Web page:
Adventsgave del 2: Uddrag fra GAFFA-skribent Henrik Tuxens nye bog Punk Rock is Freedom.
Sex Pistols – Joy Division – Peter Hook – Kurt Cobain
Da Kurt Cobain fandt punk, fandt han hjem, hvilket han udtrykte gennem resten af livet, blandt andet via udsagnet "Punk Rock is Freedom".
Det skete for alvor i 1984 for Kurt via vennen og rollemodellen Buzz Osbourne fra The Melvins. Det eneste reelle punkband fra hjembyen Aberdeen, WA. Senere på året så han vennerne Black Flag med Henry Rollins i front i Seattle, og Cobains skæbne var beseglet.
Otte år tidligere fandt en genre-definerende koncert sted i Manchester, England. Peter Hook (Joy Division/New Order) var der. Han fortalte mig hele historien om koncerten. Tjek et uddrag af Hooks fortælling her og få den fulde historie, når Punk Rock is Freedom udkommer.
June 4th, 1976. The Sex Pistols play at Manchester’s Lesser Free Trade Hall. There were 42 people in the audience, and neither the band on stage, nor the young, generally drunk, crowd in the audience, had any particular skills with musical instruments. Nevertheless the exact same people would in a few years become central figures in the punk scene, and a string of significant bands and artists would emerge from this tiny crowd, which set the course for British music in the 80s, many of which are still active and influential today. ...
Pete Shelley and Howard DeVoto didn’t just see The Sex Pistols’ gig in Manchester, they arranged it. In fact, they formed The Buzzcocks the day after Johnny Rotten spat at them and told them to fuck off at Lesser Free Trade Hall. (Kurt greatly appreciated The Buzzcocks, and had plenty to do with the band in the latter part of his life. They toured as a supporting act on the very last Nirvana tour. Kurt was a fan and would frequently hang out backstage with the British punk pioneers (for instance as filmed by Mark Slade in Toulouse, France 10, 2, 1994, uploaded in 2010.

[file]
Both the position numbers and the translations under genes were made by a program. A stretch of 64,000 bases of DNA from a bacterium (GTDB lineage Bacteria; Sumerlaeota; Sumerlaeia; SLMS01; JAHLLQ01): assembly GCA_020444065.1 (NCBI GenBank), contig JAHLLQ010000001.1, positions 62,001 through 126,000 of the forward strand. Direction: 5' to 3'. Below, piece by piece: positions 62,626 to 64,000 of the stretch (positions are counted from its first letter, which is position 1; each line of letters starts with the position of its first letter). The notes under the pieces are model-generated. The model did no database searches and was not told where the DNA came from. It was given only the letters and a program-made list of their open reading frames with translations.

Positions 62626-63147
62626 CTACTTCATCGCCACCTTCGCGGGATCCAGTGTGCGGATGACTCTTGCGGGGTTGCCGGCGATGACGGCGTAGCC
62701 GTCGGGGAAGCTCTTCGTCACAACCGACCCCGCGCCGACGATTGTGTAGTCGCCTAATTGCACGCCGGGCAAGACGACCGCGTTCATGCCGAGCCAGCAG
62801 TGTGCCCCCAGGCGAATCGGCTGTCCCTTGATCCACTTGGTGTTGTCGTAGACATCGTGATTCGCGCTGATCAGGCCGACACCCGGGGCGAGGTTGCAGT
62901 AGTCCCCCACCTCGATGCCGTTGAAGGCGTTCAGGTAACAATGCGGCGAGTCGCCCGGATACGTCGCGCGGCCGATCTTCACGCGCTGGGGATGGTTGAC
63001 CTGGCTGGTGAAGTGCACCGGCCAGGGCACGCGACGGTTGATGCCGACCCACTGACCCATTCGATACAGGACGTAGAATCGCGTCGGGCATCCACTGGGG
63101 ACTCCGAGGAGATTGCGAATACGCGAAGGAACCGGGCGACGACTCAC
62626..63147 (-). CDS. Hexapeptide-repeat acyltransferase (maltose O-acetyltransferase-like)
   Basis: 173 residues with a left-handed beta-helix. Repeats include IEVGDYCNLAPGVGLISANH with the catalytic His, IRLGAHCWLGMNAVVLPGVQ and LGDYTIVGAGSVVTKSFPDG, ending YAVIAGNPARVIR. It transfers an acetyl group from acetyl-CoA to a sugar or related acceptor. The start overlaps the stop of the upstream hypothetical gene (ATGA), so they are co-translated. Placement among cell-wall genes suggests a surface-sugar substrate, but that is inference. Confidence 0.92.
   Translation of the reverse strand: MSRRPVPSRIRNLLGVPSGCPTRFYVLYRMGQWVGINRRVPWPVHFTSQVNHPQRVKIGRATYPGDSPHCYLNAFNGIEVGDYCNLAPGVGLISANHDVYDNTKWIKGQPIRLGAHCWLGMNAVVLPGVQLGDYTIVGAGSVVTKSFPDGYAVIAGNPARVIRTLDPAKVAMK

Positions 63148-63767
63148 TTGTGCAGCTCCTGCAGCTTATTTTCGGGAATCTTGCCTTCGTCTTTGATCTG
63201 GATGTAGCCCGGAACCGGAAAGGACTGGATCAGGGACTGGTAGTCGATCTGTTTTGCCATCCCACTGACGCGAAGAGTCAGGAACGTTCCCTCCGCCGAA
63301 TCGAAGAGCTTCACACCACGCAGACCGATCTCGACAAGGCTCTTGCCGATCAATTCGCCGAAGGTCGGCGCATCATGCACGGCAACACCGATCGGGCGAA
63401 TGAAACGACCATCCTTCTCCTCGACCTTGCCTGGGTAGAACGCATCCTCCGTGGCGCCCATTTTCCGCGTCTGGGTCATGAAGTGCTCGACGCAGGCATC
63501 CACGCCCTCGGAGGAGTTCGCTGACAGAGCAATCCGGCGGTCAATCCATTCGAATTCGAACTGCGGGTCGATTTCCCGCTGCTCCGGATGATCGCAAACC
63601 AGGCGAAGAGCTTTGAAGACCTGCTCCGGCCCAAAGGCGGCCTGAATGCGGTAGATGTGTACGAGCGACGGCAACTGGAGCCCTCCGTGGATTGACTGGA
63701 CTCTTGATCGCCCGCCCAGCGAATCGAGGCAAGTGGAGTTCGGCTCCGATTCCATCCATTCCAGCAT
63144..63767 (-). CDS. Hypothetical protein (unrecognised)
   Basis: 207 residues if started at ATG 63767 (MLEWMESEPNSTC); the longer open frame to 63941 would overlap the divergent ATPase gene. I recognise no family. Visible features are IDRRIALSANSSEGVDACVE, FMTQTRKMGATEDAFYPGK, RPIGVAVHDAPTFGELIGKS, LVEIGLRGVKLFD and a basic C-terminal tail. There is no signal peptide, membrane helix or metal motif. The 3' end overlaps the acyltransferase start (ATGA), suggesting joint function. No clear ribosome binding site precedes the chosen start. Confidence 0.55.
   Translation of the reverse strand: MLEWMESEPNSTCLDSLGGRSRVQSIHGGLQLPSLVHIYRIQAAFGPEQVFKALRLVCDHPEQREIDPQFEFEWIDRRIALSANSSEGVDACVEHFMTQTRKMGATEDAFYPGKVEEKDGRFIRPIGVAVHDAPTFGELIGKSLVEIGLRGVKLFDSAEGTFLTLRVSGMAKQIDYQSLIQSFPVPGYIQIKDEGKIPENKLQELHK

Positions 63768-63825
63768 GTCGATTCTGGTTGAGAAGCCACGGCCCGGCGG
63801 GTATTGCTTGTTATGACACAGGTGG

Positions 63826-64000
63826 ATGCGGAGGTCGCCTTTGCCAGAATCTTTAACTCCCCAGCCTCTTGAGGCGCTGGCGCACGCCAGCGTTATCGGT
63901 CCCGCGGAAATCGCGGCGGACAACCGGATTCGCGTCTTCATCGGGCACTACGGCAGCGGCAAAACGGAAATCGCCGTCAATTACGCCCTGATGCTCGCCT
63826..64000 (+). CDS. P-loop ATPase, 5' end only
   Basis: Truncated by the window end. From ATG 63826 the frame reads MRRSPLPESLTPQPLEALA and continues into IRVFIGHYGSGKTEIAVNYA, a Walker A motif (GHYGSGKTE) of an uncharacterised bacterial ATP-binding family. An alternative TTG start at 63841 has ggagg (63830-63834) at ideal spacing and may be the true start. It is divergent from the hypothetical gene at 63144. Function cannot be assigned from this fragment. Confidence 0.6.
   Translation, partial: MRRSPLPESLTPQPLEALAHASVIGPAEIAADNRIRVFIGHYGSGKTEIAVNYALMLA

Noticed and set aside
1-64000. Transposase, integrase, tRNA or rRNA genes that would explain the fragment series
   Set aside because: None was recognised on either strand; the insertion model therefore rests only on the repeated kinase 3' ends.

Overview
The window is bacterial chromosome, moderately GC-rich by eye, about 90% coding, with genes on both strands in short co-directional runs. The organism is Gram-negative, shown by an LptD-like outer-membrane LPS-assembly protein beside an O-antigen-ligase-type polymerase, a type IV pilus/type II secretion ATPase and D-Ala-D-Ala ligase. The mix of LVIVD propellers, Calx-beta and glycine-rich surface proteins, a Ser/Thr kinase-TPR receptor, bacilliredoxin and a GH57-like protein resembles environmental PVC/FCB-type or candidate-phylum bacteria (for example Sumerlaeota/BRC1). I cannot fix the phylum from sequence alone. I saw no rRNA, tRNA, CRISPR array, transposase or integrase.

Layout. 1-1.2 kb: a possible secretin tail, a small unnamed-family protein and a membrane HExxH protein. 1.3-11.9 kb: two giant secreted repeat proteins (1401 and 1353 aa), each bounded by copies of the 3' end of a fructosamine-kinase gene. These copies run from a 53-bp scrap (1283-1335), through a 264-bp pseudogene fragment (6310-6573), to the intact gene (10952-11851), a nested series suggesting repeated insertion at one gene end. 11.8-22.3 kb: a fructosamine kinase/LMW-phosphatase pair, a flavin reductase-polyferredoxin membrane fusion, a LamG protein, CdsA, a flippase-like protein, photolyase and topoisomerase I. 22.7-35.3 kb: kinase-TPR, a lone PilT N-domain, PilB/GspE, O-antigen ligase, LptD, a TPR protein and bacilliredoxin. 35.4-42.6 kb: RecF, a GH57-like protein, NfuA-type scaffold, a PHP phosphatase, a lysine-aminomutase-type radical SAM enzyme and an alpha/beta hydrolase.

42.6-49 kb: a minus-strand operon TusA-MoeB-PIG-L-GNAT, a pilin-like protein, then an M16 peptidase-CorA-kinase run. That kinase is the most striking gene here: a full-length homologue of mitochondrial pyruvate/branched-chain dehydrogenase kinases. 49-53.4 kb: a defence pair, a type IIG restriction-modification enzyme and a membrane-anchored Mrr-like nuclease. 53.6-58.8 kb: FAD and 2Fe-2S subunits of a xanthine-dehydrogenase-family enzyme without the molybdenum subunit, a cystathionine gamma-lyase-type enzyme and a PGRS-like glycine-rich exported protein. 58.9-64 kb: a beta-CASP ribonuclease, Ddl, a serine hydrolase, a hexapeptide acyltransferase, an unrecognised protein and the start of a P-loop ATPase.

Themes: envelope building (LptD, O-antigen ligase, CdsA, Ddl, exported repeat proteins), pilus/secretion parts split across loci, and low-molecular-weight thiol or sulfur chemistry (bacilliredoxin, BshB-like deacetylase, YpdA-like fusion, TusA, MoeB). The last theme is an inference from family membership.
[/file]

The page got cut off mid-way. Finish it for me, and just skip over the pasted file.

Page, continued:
Mark E. Smith, who would later form The Fall was there. Ludus, A Certain Ratio and Magazine were formed by people from this crowd. Mick Hucknall, Mr. Simply Red (maybe not exactly punk rock) was there, Morrissey, who would later form The Smiths was also verbally and musically attacked by Johnny Rotten that night. Producer Martin Hannett, as well as his friend Tony Wilson, were in the crowd. Together they formed Factory Records (Wilson being the main character portrayed in the film, 24 Hour Party People).
Ian Curtis, the voice of Joy Division, who tragically hung himself just a few years later at the age of 22, notoriously known for the all time classic Love Will Tear Us Apart, was there. And so were his later mates, the two 20 year olds Bernard Sumner and Peter Hook, who subsequently formed Joy Division, and later on had a long career together in New Order. Peter “Hooky” Hook’s conclusion about what happened that night was pretty clear: “We came in as kids, we walked out as punks.”
Peter Hook: Me and Barney (Bernhard Sumner) had read about the show, and thought, that we had to go and check it out. But we had no idea as of what to expect. We thought that it probably would be more crazy than normal. But the support act was a heavy metal band, pretty normal, and then came The Sex Pistols, which was totally different. The most shocking was the attitude towards the audience, that type of “fuck you attitude” was something I’d never seen before.
I’d seen David Bowie, Led Zeppelin and Deep Purple, I loved those artists, but it was totally unthinkable that me, or any of my friends, would ever be able to play or perform like them. We came to the show as kids and we went out like punks. And even though none of us could play, it didn’t matter one bit. We all, not only went out and made new bands, we’d all play our own shows within just a matter of a few weeks. And the inspiration for all of this was Johnny Rotten yelling “fuck you” at us, from stage. It was like we collectively thought, “You know what, if he can do it, so can we.”
Sex Pistols blew everyone away that night, one can hardly imagine how great and amazing the band must have sounded that night. Or more precisely as Hooky puts it:
Peter Hook: It sounded like shit, it was terrible, and everybody in the audience was in shock. But it was the attitude, the spirit, which was so different than any one of us had ever seen or experienced before. To see Johnny Rotten as a lead singer was directly terrifying.
Did you know any of the other guys there, Morrissey, Pete Shelley, Mark E. Smith?
Peter Hook: No, not one of them. What brought us together that night was the music, and the curiosity towards the new. I was there with Barney and two friends. When I came home I told my dad,
“I’m a punk now and I wanna play music.” “That will probably last a week or two, and then you’ll be back replying for a regular job again,” he replied. Well, so far it has lasted more than 40 years.